The drugstore chain has attracted new customers under the Medicare Part D drug benefit
Walgreen (WAG) on Dec. 22 announced stronger quarterly earnings, as the Deerfield, Ill.-based drugstore chain sold more generics and other items.
Walgreen's net earnings for the quarter ended Nov. 30 were up 24.9% to $432 million compared to the same period last year. The results come as new prescription drug coverage introduced this year transforms the pharmacy industry.
"This quarter's results show the strength of our core drugstore business," said Chairman Dave Bernauer in a press release. "They also demonstrate our success in attracting new pharmacy patients under the Medicare Part D drug benefit." Medicare Part D is a type of prescription drug coverage introduced in 2006.
Walgreen's quarterly sales grew 16.6% year over year to a record $12.7 billion. Its sales at stores open more than a year were up 9.7% during the quarter. Prescription sales, which accounted for 65.7% of its sales in the quarter, climbed 18.7%.
"We're earning less money on prescriptions for Medicare Part D patients who previously paid cash for their medications, but overall the program has benefited us because of the increased business we're attracting under it," said Walgreen CEO Jeffrey A. Rein.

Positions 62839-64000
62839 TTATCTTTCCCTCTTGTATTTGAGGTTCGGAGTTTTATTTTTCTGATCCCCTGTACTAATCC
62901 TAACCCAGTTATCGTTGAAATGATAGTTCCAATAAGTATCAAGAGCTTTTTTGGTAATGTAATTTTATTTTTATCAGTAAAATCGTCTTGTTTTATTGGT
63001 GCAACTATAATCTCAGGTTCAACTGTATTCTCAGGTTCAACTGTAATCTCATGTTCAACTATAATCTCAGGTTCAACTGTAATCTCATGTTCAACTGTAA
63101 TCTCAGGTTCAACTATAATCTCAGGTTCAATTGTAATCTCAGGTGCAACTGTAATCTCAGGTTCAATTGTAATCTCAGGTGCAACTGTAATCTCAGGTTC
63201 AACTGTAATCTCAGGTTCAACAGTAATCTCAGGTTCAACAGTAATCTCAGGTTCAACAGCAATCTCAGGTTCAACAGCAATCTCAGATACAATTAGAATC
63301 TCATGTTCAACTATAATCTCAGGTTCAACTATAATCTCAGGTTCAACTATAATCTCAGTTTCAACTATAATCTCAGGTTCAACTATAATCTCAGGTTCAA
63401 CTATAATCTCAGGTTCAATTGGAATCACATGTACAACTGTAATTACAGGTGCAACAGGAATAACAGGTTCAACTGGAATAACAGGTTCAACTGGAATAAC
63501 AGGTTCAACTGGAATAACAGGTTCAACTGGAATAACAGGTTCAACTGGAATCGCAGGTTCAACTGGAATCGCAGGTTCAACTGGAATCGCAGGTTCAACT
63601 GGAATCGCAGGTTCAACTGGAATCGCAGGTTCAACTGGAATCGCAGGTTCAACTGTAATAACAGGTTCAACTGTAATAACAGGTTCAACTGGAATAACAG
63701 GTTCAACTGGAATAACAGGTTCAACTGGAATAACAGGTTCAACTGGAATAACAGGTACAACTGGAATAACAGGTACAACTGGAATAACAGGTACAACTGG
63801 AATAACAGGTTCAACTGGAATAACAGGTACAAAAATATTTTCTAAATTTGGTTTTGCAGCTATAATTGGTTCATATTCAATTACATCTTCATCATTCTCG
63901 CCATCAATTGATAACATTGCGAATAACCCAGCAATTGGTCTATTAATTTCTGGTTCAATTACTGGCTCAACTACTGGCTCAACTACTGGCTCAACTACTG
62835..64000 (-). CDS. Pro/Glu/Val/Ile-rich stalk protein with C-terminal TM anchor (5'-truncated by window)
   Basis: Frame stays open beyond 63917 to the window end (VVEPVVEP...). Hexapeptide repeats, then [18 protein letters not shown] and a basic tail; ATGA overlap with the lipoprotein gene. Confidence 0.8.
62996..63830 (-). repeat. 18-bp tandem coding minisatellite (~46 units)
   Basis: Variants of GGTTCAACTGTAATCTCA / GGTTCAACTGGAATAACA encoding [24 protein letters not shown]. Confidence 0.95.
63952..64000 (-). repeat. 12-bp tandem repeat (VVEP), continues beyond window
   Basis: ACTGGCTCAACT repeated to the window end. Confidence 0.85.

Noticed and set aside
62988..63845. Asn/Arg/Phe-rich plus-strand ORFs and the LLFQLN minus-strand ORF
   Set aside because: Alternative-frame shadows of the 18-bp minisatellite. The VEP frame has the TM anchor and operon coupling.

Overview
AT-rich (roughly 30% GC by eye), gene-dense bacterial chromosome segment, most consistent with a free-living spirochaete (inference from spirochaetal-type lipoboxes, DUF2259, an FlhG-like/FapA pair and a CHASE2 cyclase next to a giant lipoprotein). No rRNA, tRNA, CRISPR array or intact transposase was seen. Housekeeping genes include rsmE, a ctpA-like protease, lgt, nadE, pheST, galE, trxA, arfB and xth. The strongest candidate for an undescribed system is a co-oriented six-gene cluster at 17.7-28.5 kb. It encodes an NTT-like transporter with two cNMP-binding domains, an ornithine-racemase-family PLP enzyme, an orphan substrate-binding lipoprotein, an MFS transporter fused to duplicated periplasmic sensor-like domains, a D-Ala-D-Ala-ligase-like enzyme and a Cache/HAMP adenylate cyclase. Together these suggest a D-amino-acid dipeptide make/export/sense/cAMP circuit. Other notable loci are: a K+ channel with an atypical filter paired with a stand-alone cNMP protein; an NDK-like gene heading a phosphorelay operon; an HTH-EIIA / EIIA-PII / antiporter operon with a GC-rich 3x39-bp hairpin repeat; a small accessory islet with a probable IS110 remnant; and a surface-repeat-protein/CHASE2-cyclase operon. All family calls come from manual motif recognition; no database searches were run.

Walgreen also said it plans to open 500 new stores in the fiscal year ended August, 2007, for a net increase after relocations and closings of more than 400 stores.
Investors bid up the stock 2.1% to $46.90 per share in afternoon trading on the New York Stock Exchange.
"We believe Walgreen is well positioned to benefit from favorable traffic trends due to new Medicare legislation, and from continued acceleration in growth of generic drug sales," said Standard & Poor's equity analyst Joseph Agnese. (S&P, like BusinessWeek.com, is owned by The McGraw-Hill Companies.) Agnese raised his fiscal 2007 earnings estimate, bringing a 12-month target price up by $2 to $53.